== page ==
The spectacular ancient Maya ruins of Copan, Honduras, have engaged Harvard researchers for more than a century. Starting with five pioneering Peabody Museum expeditions in the 1890s and continuing today, archaeologists crossed seas, rivers, and mountains to reach the ruins of this great fifth- to eighth-century Maya city.
The expedition’s 1890s photographs affixed to glass plates recorded a wealth of archaeological information. Recently digitized, these images reveal new information about Copan’s early excavations, providing clues about the original structure of the world-renowned Hieroglyphic Stairway. They also weave together a visual narrative about the early archaeologists’ interactions with the budding 1890s local town and community that became contemporary Copan Ruinas. Today, the newly digitized images have been used to facilitate interviews with long-term residents about the town’s history.
This exhibition of digital prints from the Peabody Museum’s collection of 19th-century historical glass plate photographs draws on the achievements of past and present expeditions and highlights the importance of photography in deciphering a field site. These images also trace the development of archaeological practices, and show how archaeologists and communities continue to shape each others’ lives.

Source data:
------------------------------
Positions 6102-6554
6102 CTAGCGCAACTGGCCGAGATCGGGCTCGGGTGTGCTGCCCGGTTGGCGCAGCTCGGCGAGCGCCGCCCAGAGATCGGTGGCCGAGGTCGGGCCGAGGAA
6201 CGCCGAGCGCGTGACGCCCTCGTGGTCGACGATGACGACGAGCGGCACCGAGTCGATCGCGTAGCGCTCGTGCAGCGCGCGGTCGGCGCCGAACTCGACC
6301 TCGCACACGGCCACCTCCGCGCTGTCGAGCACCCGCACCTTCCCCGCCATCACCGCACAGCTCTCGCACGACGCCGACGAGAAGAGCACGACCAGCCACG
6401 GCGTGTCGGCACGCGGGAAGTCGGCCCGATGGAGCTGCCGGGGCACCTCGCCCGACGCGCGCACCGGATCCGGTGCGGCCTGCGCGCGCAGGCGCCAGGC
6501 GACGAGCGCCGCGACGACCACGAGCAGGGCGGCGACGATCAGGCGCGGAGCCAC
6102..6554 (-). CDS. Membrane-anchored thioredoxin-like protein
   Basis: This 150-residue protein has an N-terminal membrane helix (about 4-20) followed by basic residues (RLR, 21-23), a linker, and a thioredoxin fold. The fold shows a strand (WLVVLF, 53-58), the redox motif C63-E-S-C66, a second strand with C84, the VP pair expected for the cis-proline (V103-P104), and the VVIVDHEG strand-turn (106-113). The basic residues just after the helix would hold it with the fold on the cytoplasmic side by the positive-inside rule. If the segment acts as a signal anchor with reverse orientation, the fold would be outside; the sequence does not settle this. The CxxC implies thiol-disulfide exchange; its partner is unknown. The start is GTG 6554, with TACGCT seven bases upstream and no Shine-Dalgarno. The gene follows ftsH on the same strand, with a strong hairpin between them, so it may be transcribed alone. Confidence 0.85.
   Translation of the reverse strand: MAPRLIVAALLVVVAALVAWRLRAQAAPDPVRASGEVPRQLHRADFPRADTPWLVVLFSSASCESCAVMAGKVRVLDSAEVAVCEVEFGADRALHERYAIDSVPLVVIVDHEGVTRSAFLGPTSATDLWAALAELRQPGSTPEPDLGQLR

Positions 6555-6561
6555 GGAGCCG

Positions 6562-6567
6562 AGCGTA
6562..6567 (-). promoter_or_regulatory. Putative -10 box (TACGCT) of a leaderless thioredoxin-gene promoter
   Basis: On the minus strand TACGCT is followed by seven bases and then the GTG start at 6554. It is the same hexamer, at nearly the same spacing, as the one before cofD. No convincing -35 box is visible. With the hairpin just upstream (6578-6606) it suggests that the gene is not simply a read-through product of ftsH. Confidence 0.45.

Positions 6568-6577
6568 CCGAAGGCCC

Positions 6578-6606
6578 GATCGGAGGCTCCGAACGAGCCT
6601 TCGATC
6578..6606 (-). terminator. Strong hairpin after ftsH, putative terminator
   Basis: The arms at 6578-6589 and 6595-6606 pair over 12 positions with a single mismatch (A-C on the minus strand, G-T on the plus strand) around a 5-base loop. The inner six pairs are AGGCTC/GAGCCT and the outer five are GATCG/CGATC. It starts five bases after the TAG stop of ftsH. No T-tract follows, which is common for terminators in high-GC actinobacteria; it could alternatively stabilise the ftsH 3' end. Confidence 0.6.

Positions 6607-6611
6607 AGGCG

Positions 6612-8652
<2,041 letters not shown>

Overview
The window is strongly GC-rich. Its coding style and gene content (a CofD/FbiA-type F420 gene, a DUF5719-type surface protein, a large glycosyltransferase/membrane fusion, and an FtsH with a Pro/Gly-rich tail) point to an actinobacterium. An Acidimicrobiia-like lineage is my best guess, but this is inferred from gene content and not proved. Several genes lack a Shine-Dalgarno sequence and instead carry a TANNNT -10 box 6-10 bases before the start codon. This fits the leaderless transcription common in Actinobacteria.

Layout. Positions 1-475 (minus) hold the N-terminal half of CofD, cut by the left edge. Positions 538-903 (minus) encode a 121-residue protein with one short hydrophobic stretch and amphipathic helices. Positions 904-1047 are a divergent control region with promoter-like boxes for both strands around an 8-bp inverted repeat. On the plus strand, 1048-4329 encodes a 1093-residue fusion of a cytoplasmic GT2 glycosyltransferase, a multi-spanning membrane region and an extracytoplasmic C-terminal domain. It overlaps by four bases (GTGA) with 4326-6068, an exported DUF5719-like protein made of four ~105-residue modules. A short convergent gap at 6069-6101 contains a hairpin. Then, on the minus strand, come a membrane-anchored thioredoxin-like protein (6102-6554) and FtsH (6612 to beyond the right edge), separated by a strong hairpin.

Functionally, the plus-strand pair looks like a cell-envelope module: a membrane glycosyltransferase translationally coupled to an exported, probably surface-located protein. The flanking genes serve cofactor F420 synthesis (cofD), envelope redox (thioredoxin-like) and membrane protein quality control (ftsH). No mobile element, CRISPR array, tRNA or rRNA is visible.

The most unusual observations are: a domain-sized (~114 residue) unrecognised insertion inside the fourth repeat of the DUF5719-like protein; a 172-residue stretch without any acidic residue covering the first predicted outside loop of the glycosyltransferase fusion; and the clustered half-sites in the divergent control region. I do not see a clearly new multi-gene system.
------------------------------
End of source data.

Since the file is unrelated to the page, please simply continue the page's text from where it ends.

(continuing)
This exhibition was originally mounted at the Peabody Museum in 2008, curated by Barbara Fash, director of the Corpus of Maya Hieroglyphic Inscriptions Program. It was later gifted to the town of Copan Ruinas, and installed with Spanish translations in the Copan Municipal Hall in 2009.